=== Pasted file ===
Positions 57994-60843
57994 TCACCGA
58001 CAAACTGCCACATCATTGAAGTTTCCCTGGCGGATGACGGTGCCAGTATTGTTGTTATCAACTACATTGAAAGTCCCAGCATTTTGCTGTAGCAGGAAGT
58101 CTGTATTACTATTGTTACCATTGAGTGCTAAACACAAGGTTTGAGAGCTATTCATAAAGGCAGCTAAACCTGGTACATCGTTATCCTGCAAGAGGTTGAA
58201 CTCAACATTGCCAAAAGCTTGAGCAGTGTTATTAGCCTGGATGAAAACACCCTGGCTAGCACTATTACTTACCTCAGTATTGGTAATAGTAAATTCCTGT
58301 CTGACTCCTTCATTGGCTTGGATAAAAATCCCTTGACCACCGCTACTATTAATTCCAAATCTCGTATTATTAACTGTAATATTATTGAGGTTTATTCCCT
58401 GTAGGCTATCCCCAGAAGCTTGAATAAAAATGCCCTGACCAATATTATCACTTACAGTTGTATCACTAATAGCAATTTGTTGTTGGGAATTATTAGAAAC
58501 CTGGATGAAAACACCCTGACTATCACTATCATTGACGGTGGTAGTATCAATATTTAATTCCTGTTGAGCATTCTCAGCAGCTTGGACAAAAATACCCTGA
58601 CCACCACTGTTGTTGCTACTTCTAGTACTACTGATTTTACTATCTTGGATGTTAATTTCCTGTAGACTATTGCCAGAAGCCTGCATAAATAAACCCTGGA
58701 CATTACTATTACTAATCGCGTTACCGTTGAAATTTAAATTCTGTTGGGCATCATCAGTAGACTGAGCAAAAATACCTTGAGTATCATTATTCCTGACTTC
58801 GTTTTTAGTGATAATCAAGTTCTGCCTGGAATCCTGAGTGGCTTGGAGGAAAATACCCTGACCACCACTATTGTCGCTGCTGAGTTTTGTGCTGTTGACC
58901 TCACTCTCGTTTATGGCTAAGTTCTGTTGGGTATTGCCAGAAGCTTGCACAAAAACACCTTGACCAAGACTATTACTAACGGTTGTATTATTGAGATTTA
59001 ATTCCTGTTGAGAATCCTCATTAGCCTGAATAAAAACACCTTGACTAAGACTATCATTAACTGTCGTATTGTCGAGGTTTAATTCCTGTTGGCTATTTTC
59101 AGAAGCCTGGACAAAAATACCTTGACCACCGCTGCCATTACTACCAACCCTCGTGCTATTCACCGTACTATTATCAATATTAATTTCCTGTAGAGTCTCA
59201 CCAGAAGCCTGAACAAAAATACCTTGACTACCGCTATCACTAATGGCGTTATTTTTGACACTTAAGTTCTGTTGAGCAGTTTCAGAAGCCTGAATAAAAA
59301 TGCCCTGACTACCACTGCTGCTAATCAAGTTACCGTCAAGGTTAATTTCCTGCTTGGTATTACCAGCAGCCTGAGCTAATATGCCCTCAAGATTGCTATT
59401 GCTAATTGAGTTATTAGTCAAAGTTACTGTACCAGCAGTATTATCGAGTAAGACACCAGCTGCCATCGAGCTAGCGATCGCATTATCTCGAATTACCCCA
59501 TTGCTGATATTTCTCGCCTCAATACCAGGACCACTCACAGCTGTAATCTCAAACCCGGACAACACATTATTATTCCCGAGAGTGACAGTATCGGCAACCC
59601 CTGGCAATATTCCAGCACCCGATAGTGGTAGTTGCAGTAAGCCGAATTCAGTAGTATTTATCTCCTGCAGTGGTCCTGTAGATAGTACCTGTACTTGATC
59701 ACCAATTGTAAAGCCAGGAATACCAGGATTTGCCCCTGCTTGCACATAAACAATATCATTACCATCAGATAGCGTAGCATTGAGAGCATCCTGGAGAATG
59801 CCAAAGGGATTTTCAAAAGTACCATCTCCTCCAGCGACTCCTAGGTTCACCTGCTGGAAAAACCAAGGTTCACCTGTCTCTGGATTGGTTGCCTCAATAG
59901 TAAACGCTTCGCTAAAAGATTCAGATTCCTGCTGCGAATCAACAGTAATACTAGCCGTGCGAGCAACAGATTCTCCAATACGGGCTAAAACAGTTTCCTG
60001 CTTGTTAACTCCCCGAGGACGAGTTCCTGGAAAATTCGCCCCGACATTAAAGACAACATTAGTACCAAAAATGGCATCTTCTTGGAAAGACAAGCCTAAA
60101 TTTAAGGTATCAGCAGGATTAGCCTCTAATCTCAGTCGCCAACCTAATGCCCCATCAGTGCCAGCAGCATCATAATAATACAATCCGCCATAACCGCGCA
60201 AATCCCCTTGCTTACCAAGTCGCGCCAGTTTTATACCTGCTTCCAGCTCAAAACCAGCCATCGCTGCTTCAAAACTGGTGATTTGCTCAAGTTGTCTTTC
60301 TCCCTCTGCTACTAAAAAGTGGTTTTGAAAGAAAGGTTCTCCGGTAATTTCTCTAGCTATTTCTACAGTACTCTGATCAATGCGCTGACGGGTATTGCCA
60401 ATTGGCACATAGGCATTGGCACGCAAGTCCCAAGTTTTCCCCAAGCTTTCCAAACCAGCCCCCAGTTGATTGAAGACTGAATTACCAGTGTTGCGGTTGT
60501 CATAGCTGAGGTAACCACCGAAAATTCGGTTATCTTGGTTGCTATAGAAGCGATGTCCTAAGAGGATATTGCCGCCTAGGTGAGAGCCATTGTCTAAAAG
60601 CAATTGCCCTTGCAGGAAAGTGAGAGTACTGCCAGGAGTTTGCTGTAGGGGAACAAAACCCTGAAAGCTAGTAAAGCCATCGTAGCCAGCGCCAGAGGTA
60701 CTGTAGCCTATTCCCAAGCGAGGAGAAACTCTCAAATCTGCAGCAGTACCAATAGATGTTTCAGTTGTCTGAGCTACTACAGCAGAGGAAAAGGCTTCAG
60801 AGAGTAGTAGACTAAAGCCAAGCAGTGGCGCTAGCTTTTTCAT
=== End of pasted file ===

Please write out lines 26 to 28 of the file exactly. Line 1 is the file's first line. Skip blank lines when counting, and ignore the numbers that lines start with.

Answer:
60301 TCCCTCTGCTACTAAAAAGTGGTTTTGAAAGAAAGGTTCTCCGGTAATTTCTCTAGCTATTTCTACAGTACTCTGATCAATGCGCTGACGGGTATTGCCA
60401 ATTGGCACATAGGCATTGGCACGCAAGTCCCAAGTTTTCCCCAAGCTTTCCAAACCAGCCCCCAGTTGATTGAAGACTGAATTACCAGTGTTGCGGTTGT
60501 CATAGCTGAGGTAACCACCGAAAATTCGGTTATCTTGGTTGCTATAGAAGCGATGTCCTAAGAGGATATTGCCGCCTAGGTGAGAGCCATTGTCTAAAAG